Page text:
dc.titleThe Father-Daughter Relationship in Anorexia Nervosa: A Narrative Analysisen_GB
dc.contributor.authorElliott, J. Carolen_US
dc.author.detailsJ. Carol Elliott, PhD, RN, CS, Assistant Professor, University of New England Nursing, Portsmouth, New Hampshire, USA, email: celliott@une.eduen_US
dc.identifier.urihttp://hdl.handle.net/10755/163419-
dc.description.abstractPurpose: This study's purpose was to describe the nature and meaning of the father-daughter relationship from the recovering daughter's perspective. Background: Anorexia nervosa (AN) is a significant health problem. Research was needed to explore the interaction of risks, vulnerability, and significant relationships over time that might contribute to its development. Fathers significantly influence a daughter's development. Methods (Design, Participants, Setting, Data Collection, Analytic approach): Using narrative analysis, the participants' stories, told in a naturalistic setting, were extracted from data obtained via a photo-interviewing technique. I examined and interpreted the meaning of the paternal relationship stories throughout their lives considering changes. Eleven New England residents, aged 18 to 60, participated. Results: Several patterns emerged. In childhood, the pattern, Life in the Fast Lane, appeared. They perceived the need to grow up quickly. During their transitions to and from adolescence, the pattern, Like Father; Like Daughter, emerged. The participants and their fathers had comparable temperaments; and they coped with problems similarly. During adolescence, the fathers disappeared from their lives, as indicated by Now You See Him; Now You Don't; and, as their fathers did, the participants began to disappear, designated by Now You See Her; Now, You Don't. For the participants, AN necessitated a change and was The Catalyst for change in their relationships. This pattern contains several variations. For some, the participants changed, indicated by She Changed. For others, the fathers changed, illustrated in He Changed. They Changed described how several of the participants and fathers changed. Conclusions and Implications: A few participants demonstrated No Change. When participants or fathers did or could not change, AN's symptoms continued. The participants' current relationships with their fathers, the Catalytic Reaction, were shaped by their responses to the Catalyst. The findings have implications for nursing practice, research and health policy. This study is a beginning exploration into processes that lead to, through, and into recovery from AN.en_GB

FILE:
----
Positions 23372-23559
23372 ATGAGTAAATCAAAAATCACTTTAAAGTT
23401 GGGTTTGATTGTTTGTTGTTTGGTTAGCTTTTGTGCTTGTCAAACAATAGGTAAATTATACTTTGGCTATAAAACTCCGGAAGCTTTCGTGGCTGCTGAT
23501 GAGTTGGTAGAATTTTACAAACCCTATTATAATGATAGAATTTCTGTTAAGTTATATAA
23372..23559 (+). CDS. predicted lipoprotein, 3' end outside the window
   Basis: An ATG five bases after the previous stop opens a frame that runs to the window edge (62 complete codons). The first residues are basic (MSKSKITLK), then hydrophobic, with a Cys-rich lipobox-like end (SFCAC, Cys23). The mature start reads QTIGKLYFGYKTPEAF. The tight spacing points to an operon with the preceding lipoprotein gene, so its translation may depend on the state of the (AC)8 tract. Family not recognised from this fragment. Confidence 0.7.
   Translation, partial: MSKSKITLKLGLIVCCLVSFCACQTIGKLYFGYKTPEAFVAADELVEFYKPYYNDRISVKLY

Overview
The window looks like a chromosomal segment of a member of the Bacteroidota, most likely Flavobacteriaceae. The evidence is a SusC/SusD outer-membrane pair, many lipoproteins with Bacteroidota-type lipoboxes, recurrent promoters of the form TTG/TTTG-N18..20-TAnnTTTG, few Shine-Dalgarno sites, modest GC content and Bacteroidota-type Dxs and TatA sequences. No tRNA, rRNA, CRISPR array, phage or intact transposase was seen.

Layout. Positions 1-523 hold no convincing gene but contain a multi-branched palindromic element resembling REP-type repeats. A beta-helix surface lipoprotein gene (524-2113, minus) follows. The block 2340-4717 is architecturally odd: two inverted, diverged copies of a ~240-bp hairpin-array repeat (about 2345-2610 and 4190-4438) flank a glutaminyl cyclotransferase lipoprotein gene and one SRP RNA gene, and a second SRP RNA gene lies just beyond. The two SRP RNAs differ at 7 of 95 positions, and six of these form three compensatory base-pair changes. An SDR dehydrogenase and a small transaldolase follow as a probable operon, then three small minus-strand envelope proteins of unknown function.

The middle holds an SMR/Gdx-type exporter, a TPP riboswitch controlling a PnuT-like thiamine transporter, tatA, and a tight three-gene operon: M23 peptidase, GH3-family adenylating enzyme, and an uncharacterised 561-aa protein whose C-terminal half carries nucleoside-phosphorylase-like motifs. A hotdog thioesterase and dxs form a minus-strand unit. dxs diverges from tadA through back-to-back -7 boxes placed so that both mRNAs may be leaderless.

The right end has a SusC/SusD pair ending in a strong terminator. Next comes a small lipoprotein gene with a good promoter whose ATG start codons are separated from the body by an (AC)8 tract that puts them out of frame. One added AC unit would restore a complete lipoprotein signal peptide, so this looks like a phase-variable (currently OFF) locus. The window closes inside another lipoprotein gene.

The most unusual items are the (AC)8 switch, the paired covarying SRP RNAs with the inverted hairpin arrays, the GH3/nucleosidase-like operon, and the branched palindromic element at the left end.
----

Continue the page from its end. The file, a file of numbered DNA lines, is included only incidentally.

dc.date.available2011-10-27T11:07:15Z-
dc.date.issued2011-10-27en_GB
dc.date.accessioned2011-10-27T11:07:15Z-
dc.conference.date2006en_US
dc.conference.name18th Annual Scientific Sessionsen_US
dc.conference.hostEastern Nursing Research Societyen_US
dc.conference.locationCherry Hill, New Jerseyen_US
dc.description�New Momentum for Nursing Research: Multidisciplinary Alliances�, held on April 20th -22nd at the Hilton in Cherry Hill, New Jerseyen_US
dc.description.noteThis is an abstract-only submission. If the author has submitted a full-text item based on this abstract, you may find it by browsing the Virginia Henderson Global Nursing e-Repository by author. If author contact information is available in this abstract, please feel free to contact him or her with your queries regarding this submission. Alternatively, please contact the conference host, journal, or publisher (according to the circumstance) for further details regarding this item. If a citation is listed in this record, the item has been published and is available via open-access avenues or a journal/database subscription. Contact your library for assistance in obtaining the as-published article.-